Sandisiwe Mbhele
Lifestyle Journalist
2 minute read
10 Jun 2021
11:19 am

UWC professor extends helping hand to needy students

Sandisiwe Mbhele

Venicia McGhie of UWC wants their story to be told and to help more students out of their financial struggles.

Professor Venicia McGhie with two students as they make sandwiches.

Student hunger remains a pressing matter and this is where a university professor has stepped in instead of waiting for other organisations or the government.

Venicia McGhie a professor at the University of Western Cape (UWC) in the faculty of Economic and Management Sciences (EMS), found in her PhD findings in 2010 that many students study under difficult circumstances.

Despite some being funded by the National Student Financial Aid Scheme (NSFAS) they still go hungry, are unable to purchase textbooks or have enough for transport. For McGhie that was eye opening.

“The overarching challenges was not having enough finances, it was not just about the fees but their every day challenges. Not having money for transport, food and stationery is what I found in my research. So I decided that my thesis was not going to sit on a shelf and I was going to do something,” McGhie said

Project Making a Difference

She decided to take her findings to her faculty and colleagues, to be proactive and practical by helping students. In April 2012 her non-profit organisation, Project Making a Difference, began.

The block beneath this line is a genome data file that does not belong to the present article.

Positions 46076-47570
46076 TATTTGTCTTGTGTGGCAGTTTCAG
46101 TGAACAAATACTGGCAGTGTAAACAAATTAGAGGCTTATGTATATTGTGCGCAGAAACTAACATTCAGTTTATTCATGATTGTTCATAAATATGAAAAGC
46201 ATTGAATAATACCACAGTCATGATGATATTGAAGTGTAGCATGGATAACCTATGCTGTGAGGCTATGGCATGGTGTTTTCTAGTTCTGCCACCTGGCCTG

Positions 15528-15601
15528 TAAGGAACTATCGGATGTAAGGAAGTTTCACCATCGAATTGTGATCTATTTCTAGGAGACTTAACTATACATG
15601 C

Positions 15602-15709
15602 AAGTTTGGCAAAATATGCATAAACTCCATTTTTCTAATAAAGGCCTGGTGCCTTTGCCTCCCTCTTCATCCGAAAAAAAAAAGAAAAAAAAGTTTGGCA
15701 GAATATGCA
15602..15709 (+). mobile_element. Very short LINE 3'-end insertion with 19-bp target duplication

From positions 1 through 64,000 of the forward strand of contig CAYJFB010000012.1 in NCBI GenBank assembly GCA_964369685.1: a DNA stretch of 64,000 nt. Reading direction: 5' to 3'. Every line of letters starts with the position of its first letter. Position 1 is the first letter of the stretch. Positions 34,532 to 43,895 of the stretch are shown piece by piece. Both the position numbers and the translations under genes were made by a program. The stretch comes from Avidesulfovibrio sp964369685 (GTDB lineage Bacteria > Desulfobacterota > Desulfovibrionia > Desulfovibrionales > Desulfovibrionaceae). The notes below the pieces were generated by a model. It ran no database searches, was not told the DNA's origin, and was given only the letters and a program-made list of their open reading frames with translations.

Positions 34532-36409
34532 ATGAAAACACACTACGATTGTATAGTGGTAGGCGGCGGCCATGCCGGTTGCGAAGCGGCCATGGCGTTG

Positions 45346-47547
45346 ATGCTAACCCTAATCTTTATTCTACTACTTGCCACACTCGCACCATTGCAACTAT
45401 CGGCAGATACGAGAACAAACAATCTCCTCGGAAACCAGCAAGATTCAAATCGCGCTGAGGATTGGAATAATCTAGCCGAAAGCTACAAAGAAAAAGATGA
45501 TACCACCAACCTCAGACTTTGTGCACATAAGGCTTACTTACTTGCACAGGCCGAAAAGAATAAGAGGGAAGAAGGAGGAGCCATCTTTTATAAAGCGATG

She asked faculty staff to pledge at least R10 or whatever amount from their salary to fund the project. From 40 employees initially donating and helping eight students, McGhie realised she needed more funders and successfully found two sponsors.

The project assists financially needy students with monthly funds to buy food, study materials and travel to and from campus.

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She said most of the funds come from the university.

“Our regular staff donate something once a month or once a year. We also have two fundraisers, raffles and funding proposals,” she said.

Students can approach any lecturer of the faculty, writing to them about their needs, financial struggles and what they would like assistance with.

“Once you become part of the programme, the students specify their needs. Students can get up to R800 a month,” McGhie said.

McGhie says the reason students who are funded by the NSFAS are struggle day to day is because of the way the payment packages are structure. Students get R2,000 vouchers that should last them three months.

This changed in 2019 with the Fees Must Fall movement. NSFAS now pays around R1,800 per month for student travel, food and books.

Project Making a Difference also increased its monthly disbursements to R900 a month because of the added pressures brought on by Covid-19. It is committed to seeing students helped month to month, not just for a small period.

It is an NPO that is close to her heart. McGhie wants its story to be told and to help many more students, reaching the entire university and not just the EMS faculty.